Getting Started with Houdini Engine: Brief Anatomy of an Asset

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Learn about Asset generators and output generators.

A Houdini Digital asset has a number of fixed and user defined attributes. The Asset generator has it’s own set, and the Output generator a different set.

And if you’re wondering what Asset generators and Output generators are… well that’s why you need to watch this video. Carry on!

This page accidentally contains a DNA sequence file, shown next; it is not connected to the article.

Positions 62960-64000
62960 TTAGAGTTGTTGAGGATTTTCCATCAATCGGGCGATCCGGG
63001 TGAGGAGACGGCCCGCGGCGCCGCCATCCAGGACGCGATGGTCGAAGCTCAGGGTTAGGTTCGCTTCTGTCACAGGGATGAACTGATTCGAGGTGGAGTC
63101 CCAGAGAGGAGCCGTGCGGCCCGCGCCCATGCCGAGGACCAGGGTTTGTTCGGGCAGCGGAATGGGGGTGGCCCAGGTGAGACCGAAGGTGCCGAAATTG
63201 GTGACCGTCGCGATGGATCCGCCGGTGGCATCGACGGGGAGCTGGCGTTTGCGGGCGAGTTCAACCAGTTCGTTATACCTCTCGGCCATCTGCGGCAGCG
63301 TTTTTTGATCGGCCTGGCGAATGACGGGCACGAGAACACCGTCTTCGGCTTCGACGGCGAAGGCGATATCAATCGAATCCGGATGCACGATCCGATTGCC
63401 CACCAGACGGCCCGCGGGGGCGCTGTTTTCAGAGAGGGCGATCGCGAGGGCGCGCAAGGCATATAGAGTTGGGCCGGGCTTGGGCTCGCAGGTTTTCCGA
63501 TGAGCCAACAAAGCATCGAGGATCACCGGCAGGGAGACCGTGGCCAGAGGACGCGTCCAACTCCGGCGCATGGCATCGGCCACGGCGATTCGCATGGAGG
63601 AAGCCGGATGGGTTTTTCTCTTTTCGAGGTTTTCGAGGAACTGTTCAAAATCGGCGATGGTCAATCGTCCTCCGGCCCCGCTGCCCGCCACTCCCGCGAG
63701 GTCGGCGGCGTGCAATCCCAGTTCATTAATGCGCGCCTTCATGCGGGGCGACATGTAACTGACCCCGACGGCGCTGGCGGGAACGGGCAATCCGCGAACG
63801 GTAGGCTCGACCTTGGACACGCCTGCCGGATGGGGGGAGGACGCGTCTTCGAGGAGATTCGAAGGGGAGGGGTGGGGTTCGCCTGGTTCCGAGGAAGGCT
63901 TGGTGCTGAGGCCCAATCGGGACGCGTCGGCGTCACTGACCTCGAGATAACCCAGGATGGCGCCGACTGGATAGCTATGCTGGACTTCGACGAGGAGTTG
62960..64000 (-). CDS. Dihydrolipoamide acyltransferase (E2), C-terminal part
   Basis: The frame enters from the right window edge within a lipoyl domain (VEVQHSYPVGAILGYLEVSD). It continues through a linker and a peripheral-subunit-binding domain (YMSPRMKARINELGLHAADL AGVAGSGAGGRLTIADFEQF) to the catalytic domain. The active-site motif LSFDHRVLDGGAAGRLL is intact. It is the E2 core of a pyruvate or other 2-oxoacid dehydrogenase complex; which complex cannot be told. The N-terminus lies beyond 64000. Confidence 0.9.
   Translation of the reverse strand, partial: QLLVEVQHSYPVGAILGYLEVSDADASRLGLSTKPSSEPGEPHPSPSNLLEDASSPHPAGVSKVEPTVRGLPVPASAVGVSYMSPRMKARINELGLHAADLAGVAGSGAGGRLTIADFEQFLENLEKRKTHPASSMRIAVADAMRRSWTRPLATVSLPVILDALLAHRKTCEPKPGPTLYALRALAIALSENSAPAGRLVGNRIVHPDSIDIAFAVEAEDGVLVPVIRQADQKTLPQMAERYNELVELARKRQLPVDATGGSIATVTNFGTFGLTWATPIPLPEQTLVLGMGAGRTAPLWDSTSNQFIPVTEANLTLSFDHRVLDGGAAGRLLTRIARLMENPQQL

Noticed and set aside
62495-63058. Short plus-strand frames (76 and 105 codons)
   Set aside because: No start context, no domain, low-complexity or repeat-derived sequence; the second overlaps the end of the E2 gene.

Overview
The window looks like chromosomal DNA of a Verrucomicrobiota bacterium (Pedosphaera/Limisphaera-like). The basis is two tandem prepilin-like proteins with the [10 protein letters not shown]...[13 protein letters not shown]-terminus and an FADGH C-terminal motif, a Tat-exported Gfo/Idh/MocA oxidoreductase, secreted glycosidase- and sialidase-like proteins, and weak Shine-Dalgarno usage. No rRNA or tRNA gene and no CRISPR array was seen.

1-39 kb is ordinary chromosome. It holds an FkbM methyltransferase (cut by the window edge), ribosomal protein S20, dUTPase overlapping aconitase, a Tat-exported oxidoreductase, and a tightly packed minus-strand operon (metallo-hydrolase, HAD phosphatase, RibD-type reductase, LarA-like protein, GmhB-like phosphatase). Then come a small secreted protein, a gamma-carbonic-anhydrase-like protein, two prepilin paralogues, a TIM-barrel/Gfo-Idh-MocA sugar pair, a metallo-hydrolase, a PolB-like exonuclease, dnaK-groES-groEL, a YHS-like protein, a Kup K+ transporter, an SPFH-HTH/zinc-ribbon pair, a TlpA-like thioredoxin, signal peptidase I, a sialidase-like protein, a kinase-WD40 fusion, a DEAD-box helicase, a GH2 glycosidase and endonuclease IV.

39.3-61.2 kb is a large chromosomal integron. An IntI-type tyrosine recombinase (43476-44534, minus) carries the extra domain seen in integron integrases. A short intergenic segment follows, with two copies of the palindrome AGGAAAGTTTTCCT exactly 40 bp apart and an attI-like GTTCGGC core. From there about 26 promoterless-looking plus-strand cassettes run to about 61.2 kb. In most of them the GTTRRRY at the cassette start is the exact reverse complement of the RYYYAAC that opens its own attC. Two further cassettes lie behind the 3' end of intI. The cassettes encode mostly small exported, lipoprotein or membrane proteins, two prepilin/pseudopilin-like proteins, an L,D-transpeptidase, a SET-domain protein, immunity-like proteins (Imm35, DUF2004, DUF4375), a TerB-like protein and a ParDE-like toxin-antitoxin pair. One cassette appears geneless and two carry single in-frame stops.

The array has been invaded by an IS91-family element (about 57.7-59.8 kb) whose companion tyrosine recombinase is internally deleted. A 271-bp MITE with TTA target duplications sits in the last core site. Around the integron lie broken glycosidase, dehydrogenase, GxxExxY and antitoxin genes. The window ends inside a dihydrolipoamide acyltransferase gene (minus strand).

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- In order to get you started with Houdini Digital Assets, allow me to give you a brief overview of how they look inside Cinema 4D. For reasons of simplification, I will refer to them just plainly as assets from now on because Houdini Digital Assets is kind of a tongue twister. So here we have an asset called Simple_test_asset. First of all, it's green and it's green because everything is okay and it's working properly. In contrast, I can show you another asset which is red. Red means that there is something missing. I haven't been able to complete my calculations. So always remember when the asset is red, that means something is missing. When the asset is green, that means that everything is okay. Now let's take this one. It seems okay. It has a hierarchy. If I expand it, you will see it has something underneath. Now the green icon, the top one is called an Asset Generator, and actually it represents the totality of the asset itself. If I click on it, you will see that I have an Asset tab in my Attributes and I have the Asset, a Scale, some buttons here, a Priority. Then I have the Infos. We will deal with these later on, and then I have the parameters. The parameters indicate that the specific asset has been designed by someone in Houdini to only have these parameters exposed. In this case, it's just a simple menu. If I change the menu, you will see that something changes in the viewport and that is by design. What parameters we can have is up to the asset creator. Now let me show you something else. If I go back to the volume replicator, I'll select it and go to the Asset tab. Let me expand this. You will see that this specific asset has an extra group, which is called Inputs, and they are both empty. These are standard Cinema 4D object links, and the reason that this particular asset is red is that it requires both these inputs to be populated with some sort of geometry in order to give us something that is useful. Let me show you what I mean. I'm going to make this smaller again, and I'll make a cube, and I'll make a sphere. Scale tool, I'll scale my sphere, and what I'm going to do is select the volume replicator, and drag the cube in the volume object. It's still red and this Sphere in the Object to Clone link. And now our asset has turned green. That means that the minimum requirements have been satisfied, and now the asset can do what it's designed to do, and that's why we have the difference between red and green so that we know that an asset needs a bit more information. What that Information is is dependent on what the designer of the asset wants. Now one thing I need to explain is that if I don't want to see the actual imported objects, for example, the cube and the sphere, which is somewhat inside that cube, I need to go and turn them off. And now we can see that we have these spheres. I can take my cube and make it bigger, and you will see that the replication adjusts to the volume of the bigger cube. The task the volume replicator has been designed to do is to create copies of the sphere inside the volume of the cube. The number of spheres can be defined by a parameter called "Number of copies" which I can change to my liking. Both the inputs and this specific parameter has been exposed by the creator of the asset. It's up to the creator to define how many parameters and what these parameters are going to be, if any. Now let me point to the following. You can see that under the asset generator, we have this blue little polygon with the H for Houdini. This is the output generator. This is the object that's generated after the asset has been cooked, and you will ask me, "Why did you say cooked?" Well, a cook is a standard Houdini term that means that the asset has been calculated. Each series of calculations that produces an output is called a cook. If I change a parameter, every time the parameter changes, we are actually forcing a new cook and that means that the data we are changing is pushed to the Houdini Engine. There is a calculation and that calculation gives us the result we see in our viewport. That is a cook. If I press Play, every frame forces a cook if something is changing. So cooks can be triggered by refreshing some of the parameters of our scene. Anyway, more on that later. What I want you to understand is that we have the asset generator, which can be red or green depending on if it's working or not. And it won't be working if something is missing. In this case, it was the inputs. In other cases, it may be other things. We'll see these as we go. The result of the cook is represented by an output, and outputs can be meshes or particles. We are not limited to only one output. Let me show you some examples so you can get a better idea. I know I'm jumping from topic to topic, but I want to give you an overview. All these things will be addressed over the next few weeks in high detail. Let me change and go to a simple particle generator. It's green, which means it's working. If I expand it, you will see that we have a mesh generator, a mesh output generator, and we have a particle output generator. These are the two types of outputs we can get from an asset. And what I can do is select this. You will see that there are no parameters because when I designed this specific asset, I didn't want any parameters to be exposed or promoted, as they say in the Houdini lingo. If I press Play, you will see that the asset will cook on every frame and produce particles which are falling. Let me show you another similar asset. Here I have the simple particle generator, but it has an extra two cubes. If I expand this, now you will see that I have three output generators, which are meshes, and one which is particles so we're not limited to the number of outputs we can have on each asset and that is something you need to remember. Everything you see here has been defined by the creator of the asset. To wrap up this brief overview, let me show you a couple more things. If I expand the hierarchy, you will assume that this relationship is robust, but I can pull this outside the parent asset and still it will respect the parameters from the asset. This means that I can make a copy of this. I'll press command and drag. I'll move it here, and when I select the asset and change this, you will see that both objects change. Now there's one more thing, though. When I came back to the simple cube, it moved back to its original position. This is actually not a bug. If I select the output generator, you will see a different set of parameters so the asset has a different set of parameters, and the output has a different set of parameters. Outputs do not have user defined parameters, but we have these little radio buttons here, which define the behavior. I'm just going to show you one. Update PSR, if I turn this off and move this out of the way, then when I change this, it will not go back to its original position. If this is on, then the position is defined by the asset generator. We will see the rest in following videos over the next few weeks. That was just an overview, and I hope you enjoyed it.